Kelowna council supports Bennett family plan to have land taken out of ALR

The family's company, McIntosh Properties is proposing several agricultural "mitigation" measures to counter removal of land on Springfield.

Kelowna city council has thrown its support behind a bid by the Bennett family to have land it owns on Springfield and Copper Roads taken out of the provincial Agricultural Land Reserve so a multi-million dollar residential and commercial development can be built on it.

The Bennett’s McIntosh Properties say it is willing to put 21.4 hectares of land in Oyama into the ALR, spend $1.75 million on agricultural improvements to land throughout the Okanagan and pay for the relocation of 15,000 cubic metres of top soil from the Springfield Road property to help rehabilitate a former gravel pit in the city in return for Agricultural Land Commission allowing 9.5 hectares on Springfield and Cooper Roads out of the ALR.

The two properties are located across the road from the new Target store in Orchard Plaza Shopping Centre and the InVue residential highrise tower.

All but Coun. Mohini Singh supported the removal bid at Monday’s council meeting, with several councillors praising the plan.

Coun. Gerry Zimmerman described the lengths McIntosh Properties is wiling to go to get the land out of the ALR as “textbook,” in terms of agricultural impact mitigation efforts.

The development the company wants to build would include 500 rental apartments in clusters of four to six-storey buildings and 200,000-square-feet of commercial space.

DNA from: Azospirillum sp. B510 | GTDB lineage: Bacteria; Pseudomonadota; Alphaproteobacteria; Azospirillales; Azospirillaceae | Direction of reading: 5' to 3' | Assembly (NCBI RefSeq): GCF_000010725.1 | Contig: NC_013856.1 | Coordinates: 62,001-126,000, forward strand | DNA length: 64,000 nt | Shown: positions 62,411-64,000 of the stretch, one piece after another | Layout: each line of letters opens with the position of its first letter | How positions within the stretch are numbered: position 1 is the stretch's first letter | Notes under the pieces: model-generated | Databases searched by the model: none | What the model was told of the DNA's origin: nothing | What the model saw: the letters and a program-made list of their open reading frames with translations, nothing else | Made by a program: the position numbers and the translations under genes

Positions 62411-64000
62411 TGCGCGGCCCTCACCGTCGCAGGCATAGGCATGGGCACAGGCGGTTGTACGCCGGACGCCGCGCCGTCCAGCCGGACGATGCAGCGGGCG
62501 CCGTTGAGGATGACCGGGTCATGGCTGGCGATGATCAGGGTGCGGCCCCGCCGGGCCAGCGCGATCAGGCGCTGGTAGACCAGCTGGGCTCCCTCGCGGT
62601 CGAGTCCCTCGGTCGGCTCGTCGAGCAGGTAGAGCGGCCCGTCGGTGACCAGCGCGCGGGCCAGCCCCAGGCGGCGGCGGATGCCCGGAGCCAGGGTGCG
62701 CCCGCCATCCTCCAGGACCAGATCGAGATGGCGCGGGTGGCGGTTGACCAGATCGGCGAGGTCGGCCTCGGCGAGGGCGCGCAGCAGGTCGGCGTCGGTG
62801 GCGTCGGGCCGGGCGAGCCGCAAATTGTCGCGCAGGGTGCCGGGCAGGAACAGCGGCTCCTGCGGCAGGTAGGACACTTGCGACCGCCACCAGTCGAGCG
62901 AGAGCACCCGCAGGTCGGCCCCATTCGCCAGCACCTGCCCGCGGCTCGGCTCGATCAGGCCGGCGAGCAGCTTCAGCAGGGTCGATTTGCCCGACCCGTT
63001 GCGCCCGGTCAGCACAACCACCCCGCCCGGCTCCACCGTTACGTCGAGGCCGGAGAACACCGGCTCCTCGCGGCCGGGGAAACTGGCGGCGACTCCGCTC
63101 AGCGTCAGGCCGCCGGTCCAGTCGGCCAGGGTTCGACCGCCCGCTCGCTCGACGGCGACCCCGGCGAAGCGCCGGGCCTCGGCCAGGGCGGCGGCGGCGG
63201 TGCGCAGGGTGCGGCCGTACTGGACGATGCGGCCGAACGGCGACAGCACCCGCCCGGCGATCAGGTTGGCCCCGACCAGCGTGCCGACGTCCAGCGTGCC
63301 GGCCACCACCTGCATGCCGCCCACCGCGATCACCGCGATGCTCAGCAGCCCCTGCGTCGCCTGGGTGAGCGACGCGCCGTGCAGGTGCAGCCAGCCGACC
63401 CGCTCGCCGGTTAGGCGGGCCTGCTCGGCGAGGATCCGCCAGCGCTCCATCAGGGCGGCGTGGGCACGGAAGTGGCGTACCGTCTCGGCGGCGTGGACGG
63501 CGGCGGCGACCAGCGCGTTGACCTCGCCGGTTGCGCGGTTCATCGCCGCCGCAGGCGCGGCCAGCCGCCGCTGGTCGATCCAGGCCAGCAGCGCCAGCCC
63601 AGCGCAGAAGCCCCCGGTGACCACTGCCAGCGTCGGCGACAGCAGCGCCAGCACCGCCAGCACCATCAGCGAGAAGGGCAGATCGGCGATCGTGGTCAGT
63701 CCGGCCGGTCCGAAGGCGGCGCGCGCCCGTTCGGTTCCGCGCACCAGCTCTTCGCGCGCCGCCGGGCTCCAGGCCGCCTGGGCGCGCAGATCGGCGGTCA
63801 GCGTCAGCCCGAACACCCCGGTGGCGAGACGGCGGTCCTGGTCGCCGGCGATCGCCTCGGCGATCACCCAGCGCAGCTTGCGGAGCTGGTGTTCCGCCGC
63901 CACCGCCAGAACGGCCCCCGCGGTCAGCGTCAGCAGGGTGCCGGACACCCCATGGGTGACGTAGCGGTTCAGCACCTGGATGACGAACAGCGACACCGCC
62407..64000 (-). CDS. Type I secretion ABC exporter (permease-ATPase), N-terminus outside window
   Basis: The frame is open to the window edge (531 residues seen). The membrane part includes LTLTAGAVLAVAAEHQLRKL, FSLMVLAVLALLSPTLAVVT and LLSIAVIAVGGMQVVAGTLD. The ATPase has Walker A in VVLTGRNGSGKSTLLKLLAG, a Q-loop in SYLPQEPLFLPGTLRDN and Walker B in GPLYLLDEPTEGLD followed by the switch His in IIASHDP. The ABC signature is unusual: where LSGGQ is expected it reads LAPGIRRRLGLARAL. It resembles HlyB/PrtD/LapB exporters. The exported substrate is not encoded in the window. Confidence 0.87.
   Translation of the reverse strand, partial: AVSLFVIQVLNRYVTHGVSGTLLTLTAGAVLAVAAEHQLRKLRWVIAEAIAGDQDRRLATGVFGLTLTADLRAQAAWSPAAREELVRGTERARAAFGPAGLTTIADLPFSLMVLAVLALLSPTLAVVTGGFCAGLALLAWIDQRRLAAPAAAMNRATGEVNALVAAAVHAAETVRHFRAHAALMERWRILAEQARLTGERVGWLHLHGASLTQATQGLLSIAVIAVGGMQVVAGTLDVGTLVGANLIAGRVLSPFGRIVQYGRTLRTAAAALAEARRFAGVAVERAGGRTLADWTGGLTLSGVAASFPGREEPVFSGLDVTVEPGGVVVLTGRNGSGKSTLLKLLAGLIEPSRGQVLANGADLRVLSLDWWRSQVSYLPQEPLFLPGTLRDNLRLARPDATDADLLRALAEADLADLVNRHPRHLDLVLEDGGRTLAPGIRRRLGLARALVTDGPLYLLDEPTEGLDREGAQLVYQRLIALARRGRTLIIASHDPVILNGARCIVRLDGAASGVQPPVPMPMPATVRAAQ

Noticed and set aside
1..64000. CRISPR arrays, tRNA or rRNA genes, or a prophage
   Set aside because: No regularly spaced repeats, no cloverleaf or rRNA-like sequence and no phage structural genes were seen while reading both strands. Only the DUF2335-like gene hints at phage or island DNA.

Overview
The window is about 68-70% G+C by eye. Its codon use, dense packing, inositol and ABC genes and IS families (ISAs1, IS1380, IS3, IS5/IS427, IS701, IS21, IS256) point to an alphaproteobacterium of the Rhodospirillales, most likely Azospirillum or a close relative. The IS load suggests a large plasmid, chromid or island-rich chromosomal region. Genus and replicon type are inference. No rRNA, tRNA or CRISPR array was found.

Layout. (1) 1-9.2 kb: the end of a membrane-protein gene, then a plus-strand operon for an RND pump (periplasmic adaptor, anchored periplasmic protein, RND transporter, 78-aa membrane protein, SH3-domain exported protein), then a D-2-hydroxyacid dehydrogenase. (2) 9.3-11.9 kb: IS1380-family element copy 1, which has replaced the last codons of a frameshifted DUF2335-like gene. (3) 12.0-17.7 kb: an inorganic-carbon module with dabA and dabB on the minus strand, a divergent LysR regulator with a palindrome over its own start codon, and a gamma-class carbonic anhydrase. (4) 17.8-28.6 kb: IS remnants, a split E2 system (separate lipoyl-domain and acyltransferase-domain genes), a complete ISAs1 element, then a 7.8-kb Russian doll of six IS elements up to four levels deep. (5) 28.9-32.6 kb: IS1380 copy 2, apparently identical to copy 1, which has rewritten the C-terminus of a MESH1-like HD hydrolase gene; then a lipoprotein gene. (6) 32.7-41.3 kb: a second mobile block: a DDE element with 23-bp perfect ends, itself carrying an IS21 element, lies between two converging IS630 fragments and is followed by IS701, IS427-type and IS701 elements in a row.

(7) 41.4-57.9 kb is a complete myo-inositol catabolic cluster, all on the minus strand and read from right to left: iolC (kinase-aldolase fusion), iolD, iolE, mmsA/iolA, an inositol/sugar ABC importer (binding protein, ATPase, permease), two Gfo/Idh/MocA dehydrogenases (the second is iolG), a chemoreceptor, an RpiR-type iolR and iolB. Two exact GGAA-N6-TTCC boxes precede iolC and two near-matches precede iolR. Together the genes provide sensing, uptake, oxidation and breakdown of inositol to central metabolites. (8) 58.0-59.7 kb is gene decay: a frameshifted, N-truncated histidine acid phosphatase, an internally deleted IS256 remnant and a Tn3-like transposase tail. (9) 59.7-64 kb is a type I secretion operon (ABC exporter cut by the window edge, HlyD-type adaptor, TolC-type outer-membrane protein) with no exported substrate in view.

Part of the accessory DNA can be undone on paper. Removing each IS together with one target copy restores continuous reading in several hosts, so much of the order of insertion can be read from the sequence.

The bid had the support of city staff.

MaYor Walter Gray said the also needs to be mindful of the need for more rental accommodation in the city in future years.

But, as was noted in a presentation by city manager of subdivision, agriculture and environment Todd Cashin, the plan also has its opponents.

A total of 18 letters of opposition and concern were received by the city after the proposal went to the city’s agricultural advisory committee in the spring. Many of the opponents live in the InVue building across the street.

But councillors like Andre Blanleil, said while the land may be viable for farming, it is hemmed in on three sides by urban development and the liklihood it would ever become a working farm is remote.

It is, however, bordered by a farm on the south side of the Cooper Road portion of the property.

To address that, the company is proposing a 24-metre buffer that would include a road and a raised berm that would have trees planned on top.

Council’s support is considered critical to the province’s Agricultural Land Commission considering an exemption from the ALR for the land.

 

 

 

 

 

 

 

 

 

 

 

 

 

Kelowna Capital News

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